Clowning: Fossett’s Circus is back on the road
The Fossett’s Circus mistress of the ring said the pandemic was the first time in more than 130 years that they had to stop filming.
However, the circus community in Ireland is slowly returning to normal.
Henry McKean met Fossett’s Circus in Kilkenny for Current affairs lunch.
@FossettsCircus traveling for 133 years took Covid to force it off the road, now Ireland’s circus community is slowly returning to normal. Tom Duffy is looking for clowns to join his team. Join us in Kilkenny. @NTBreakfast @NewstalkFM pic.twitter.com/69ubgMn1YP
– Henry McKean (@HenryMcKean) September 27, 2021
Mistress of the Ring, Marion Fossett, says when the opportunity presented itself, they seized it.
“We’re in the circus business, we’ve been touring Ireland for 133 years – and the first thing that got us off the road was COVID.
“It was very difficult during the confinement; we have survived two world wars, a rise and a civil war and nothing has stopped us.
“COVID came and shut us down – all the circuses, all the funfairs, just shut us down dead.
“But luckily this year … Minister Catherine Martin has developed a live performance support program to try to help get light entertainment back on track.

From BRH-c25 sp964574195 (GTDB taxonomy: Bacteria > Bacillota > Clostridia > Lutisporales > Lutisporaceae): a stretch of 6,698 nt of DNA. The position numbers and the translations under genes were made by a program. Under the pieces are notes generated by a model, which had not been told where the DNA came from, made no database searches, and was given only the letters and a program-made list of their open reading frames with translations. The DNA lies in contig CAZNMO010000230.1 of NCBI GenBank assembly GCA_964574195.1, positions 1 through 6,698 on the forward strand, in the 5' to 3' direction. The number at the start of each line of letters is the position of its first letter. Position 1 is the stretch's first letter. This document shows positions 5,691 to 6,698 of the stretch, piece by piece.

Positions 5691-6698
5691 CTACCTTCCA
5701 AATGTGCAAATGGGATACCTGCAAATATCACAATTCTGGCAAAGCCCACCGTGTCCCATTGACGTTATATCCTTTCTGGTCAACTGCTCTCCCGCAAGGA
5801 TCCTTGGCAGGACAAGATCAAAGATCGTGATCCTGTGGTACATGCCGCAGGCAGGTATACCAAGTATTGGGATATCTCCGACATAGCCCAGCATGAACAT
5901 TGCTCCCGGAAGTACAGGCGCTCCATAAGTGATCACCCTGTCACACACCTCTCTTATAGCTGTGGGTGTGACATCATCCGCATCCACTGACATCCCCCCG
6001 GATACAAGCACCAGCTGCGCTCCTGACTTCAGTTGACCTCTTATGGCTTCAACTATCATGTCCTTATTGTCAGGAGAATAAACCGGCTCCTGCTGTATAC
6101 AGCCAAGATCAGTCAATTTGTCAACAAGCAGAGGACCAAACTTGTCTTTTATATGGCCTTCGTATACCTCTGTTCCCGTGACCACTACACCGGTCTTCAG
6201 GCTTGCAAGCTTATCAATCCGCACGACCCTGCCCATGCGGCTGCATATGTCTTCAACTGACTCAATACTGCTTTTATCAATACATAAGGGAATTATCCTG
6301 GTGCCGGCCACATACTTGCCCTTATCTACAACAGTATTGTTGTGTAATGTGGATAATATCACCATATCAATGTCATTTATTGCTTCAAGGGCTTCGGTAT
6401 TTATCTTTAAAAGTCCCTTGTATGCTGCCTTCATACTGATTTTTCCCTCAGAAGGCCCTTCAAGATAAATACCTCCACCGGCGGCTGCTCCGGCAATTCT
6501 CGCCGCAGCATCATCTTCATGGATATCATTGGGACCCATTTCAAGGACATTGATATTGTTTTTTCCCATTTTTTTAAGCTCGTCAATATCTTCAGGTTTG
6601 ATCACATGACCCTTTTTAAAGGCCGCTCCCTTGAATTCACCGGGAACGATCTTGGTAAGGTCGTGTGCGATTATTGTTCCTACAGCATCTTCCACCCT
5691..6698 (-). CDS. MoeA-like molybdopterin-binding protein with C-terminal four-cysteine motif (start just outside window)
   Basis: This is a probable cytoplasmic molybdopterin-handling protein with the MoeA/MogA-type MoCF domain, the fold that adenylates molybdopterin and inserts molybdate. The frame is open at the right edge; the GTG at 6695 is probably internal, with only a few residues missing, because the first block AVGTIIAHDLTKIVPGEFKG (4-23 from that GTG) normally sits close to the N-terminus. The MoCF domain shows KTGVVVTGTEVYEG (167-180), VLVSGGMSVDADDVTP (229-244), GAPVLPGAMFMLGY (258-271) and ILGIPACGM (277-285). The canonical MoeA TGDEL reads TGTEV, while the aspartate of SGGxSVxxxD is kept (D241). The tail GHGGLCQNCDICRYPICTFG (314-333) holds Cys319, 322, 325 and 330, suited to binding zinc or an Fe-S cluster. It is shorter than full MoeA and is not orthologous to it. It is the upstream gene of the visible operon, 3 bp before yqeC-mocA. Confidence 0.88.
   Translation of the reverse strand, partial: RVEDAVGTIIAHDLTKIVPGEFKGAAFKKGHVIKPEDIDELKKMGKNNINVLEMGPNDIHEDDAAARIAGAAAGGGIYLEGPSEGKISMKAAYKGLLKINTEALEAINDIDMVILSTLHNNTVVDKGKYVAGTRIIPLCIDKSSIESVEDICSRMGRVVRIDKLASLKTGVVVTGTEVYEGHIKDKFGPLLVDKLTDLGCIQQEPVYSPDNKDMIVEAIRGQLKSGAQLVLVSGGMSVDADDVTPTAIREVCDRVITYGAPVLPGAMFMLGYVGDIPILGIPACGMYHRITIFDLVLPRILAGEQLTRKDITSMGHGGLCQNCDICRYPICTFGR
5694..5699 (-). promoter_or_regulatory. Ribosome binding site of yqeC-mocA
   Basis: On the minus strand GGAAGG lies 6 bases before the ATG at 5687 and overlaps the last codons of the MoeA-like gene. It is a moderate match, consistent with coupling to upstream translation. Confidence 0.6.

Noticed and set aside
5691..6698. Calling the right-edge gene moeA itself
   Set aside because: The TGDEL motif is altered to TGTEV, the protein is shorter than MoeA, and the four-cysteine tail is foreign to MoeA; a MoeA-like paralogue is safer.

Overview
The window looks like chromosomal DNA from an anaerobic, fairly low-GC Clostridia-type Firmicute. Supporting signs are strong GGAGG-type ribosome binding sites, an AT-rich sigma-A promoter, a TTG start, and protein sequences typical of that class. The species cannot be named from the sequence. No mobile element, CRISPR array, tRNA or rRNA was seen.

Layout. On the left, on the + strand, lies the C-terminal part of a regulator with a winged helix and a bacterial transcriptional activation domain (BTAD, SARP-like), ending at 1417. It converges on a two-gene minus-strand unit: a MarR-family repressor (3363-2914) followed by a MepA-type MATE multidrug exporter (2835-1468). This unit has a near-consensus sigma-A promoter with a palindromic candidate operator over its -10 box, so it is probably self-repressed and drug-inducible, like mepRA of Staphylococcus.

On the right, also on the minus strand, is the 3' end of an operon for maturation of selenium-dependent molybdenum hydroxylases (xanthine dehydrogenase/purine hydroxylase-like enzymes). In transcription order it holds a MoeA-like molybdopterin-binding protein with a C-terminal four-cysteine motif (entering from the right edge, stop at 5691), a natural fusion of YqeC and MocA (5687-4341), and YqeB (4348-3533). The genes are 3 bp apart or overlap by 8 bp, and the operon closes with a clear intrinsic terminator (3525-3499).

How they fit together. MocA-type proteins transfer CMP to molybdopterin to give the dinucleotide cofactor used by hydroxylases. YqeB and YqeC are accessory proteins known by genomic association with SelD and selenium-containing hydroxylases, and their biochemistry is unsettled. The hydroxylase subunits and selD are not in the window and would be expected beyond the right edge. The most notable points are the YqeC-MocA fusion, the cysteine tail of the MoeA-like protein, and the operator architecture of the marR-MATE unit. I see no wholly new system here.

“Let’s be honest, we all need a little bit of joy.”
The company was recently able to take a short 10 week tour of Ireland.
Marion says: “It was just wonderful to be back – the restrictions, of course, were 50 people at the start of our tour.
“It was the most difficult I think, playing in front of 50 people.
“But we take social distancing and COVID protocols very seriously so that everyone can come safely.
“The warmth and welcome from the people when we came back to the towns we visited.
“For coastal racing, we’ve actually been riding the exact same towns at about exactly the same time for 85 years.
“Like a calendar, you can set it.”
And she says it’s up to them to keep the show going.
“My mom was 90 this year and my mom has spent her entire life on the road touring with circuses.
“She came to Ireland in 1952, met my father and married him and never left.
“So her whole life has been on tour, she found the lockdown extremely difficult and I was extremely worried about her.
“So one of the reasons, when the opportunity for the grant arose, I specifically said, ‘Let’s do it to get it back on the road.’
“And the transformation on her has been wonderful.
“Remember that you have the responsibilities of all your ancestors… we are six generations.
“They survived it and did it and went on.
“So that rests on your shoulder to make sure you do the same and keep going.
“It has to improve and grow, and that is what you are striving to do.”
Edward Fossett – a fifth generation artist, also known as Otto the Clown – says people appreciate him.
“Everyone needs a little happiness in their life.
“It was hard to make people laugh, but they come and they laugh, they enjoy the show.
“This is what we are trying to do.”